Imagine after a long 12 hour day on set, you are on your way back home. You are really excited as you know that today you’ve captured some fantastic footage and you want to review it instantly. You pick up your iPad to review your rushes.
Suddenly, an idea arises in your mind. You want to do some quick editing, cut the bits and pieces and create a short draft sequence just to see if the scene would work in that certain way you thought.
Well, the good news is that you won’t need your trusted workstation or a Macbook Pro anymore, for that certain situations when you are on the go, at least. Adobe has just released a mobile app version of their popular NLE – Adobe Premiere Pro and called it simply – Premiere Clip. With it, you will be able to import clips into a project and rearrange them into the order you prefer for a rough assembly.
This is how the Premiere Clip interface looks like on an iPad.
Further, you can start trimming the clips, add music (some soundtrack options are included with the app), and make some simple audio-mixing choices, including fading audio in and out, adjusting the soundtrack volume, and employing an Auto Mix feature that reduces the volume of the music when the clip that’s playing has audible sound. Projects are continuously synced with Creative Cloud, so you can grab your iPad when the iPhone’s canvas gets too small and continue working away from your workstation.
When you’re done, you can either share the video directly from Clip using a special viewing URL, or you can import the project into Premiere Pro for detail work and finishing.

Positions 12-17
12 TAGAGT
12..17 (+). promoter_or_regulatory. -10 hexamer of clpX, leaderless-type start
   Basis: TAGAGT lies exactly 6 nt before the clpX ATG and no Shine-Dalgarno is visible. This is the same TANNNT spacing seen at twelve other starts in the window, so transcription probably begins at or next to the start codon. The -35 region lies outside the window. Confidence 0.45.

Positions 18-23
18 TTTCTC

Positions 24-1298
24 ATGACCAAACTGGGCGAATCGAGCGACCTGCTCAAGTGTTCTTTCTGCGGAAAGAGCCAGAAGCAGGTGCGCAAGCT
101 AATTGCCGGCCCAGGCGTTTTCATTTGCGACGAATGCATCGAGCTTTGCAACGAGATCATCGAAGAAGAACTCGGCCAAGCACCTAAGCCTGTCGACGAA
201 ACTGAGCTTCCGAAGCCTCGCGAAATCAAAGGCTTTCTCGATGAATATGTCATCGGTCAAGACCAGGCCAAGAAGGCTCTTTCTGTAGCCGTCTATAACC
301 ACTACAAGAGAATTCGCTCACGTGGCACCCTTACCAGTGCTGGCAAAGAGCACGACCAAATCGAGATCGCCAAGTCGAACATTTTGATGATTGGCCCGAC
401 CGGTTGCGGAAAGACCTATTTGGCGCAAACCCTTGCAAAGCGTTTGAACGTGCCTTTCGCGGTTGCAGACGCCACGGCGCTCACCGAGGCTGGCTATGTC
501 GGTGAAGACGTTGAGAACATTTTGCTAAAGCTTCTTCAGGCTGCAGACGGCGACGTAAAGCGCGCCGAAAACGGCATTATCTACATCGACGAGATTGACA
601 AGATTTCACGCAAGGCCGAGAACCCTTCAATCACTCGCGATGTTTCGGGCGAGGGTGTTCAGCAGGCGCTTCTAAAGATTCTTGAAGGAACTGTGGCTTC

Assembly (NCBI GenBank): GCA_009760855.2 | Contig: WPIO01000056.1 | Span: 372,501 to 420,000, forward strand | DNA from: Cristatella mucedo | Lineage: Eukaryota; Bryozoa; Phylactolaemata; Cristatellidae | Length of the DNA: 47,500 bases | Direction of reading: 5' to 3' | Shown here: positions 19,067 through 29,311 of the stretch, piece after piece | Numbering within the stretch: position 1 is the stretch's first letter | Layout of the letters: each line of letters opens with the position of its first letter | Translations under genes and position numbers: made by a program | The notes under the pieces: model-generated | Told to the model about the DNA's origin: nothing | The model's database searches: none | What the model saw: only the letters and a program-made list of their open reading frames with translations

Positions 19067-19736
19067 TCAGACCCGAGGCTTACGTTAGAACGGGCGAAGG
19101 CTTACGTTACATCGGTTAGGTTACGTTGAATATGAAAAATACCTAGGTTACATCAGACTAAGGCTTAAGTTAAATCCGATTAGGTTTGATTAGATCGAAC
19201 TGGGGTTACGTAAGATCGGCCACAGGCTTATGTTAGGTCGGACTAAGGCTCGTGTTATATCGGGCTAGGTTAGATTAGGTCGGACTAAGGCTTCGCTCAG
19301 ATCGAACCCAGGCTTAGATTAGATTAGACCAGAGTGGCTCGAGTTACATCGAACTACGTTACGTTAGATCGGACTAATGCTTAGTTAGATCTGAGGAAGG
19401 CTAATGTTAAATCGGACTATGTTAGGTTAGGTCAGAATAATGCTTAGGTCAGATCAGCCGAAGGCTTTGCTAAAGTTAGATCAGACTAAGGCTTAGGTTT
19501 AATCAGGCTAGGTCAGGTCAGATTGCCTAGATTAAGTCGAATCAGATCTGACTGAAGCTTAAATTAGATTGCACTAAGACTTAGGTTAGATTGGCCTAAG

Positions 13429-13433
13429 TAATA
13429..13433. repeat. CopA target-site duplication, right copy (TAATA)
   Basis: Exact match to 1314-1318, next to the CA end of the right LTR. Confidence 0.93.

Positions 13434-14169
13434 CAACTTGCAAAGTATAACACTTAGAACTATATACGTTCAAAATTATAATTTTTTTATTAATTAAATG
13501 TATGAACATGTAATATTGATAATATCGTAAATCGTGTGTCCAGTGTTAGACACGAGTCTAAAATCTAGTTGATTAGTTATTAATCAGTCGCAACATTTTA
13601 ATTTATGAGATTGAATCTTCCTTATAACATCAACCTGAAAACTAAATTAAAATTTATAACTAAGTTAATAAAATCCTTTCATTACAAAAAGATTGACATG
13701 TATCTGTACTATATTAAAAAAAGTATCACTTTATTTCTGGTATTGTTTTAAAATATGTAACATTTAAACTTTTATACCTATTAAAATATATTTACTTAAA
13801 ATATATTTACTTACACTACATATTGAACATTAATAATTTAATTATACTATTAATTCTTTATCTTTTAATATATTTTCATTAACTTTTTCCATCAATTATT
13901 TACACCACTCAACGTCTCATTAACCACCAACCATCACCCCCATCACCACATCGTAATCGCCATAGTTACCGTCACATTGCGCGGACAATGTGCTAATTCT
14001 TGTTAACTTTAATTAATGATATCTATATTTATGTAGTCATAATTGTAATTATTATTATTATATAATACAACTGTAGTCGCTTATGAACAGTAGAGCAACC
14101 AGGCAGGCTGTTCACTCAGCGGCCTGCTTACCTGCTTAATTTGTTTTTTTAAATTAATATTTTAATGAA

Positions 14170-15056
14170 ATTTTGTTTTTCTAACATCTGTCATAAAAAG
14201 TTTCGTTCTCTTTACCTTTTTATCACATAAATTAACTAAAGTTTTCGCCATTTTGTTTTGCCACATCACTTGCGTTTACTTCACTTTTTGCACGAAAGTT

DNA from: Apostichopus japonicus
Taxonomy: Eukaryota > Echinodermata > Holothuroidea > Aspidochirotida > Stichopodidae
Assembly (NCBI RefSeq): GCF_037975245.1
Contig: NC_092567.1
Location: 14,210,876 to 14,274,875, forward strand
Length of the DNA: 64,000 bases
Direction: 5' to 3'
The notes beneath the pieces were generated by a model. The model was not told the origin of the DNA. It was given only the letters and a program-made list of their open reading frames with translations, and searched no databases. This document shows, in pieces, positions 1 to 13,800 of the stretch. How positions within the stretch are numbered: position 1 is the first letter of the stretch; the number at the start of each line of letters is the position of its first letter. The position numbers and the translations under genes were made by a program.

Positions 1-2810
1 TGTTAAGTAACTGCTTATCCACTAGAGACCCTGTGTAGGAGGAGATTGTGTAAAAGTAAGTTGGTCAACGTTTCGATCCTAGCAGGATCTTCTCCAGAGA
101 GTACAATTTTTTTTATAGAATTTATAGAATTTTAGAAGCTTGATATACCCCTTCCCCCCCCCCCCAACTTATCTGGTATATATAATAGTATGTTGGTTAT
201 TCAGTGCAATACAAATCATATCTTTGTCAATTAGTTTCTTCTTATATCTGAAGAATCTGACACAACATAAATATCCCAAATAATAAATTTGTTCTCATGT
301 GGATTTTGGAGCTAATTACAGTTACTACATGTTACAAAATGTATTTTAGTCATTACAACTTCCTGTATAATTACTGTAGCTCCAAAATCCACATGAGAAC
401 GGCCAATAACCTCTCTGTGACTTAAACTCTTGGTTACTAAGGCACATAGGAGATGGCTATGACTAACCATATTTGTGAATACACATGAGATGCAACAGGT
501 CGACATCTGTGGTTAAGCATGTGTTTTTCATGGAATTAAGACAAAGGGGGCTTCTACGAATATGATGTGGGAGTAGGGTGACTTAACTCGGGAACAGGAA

The beauty of this workflow is that by the time you are back home you will have a rough cut of your footage that you can easily continue to edit directly on your work station later.
This is what the Adobe’s Senior Marketing Director for Creative Cloud Scott Morris has to say about Premiere Clip:
Premiere Clip is our first mobile video-editing application that works on iPhone and iPad, that takes the power of Premiere Pro and makes it available on mobile and also integrates back with the desktop. You can grab video clips and still images, drag and drop them into the order you like, trim out the bits you don’t want, add visual polish with cinema-quality color treatments leveraging SpeedGrade technology and slow-motion effects and transitions, and then take them back into Premiere Pro.
For now, Premiere Clip is only available on iOS. An Android version is expected in the near future as well. This small app is a big step towards a more versatile and convenient mobile editing workflow.
Yet, I doubt anyone would dare to edit a feature-length movie on their iPad, however having another option for better control over the creative process is a welcomed enhancement. Mobility is the future. Kudos to Adobe for that excellent decision.
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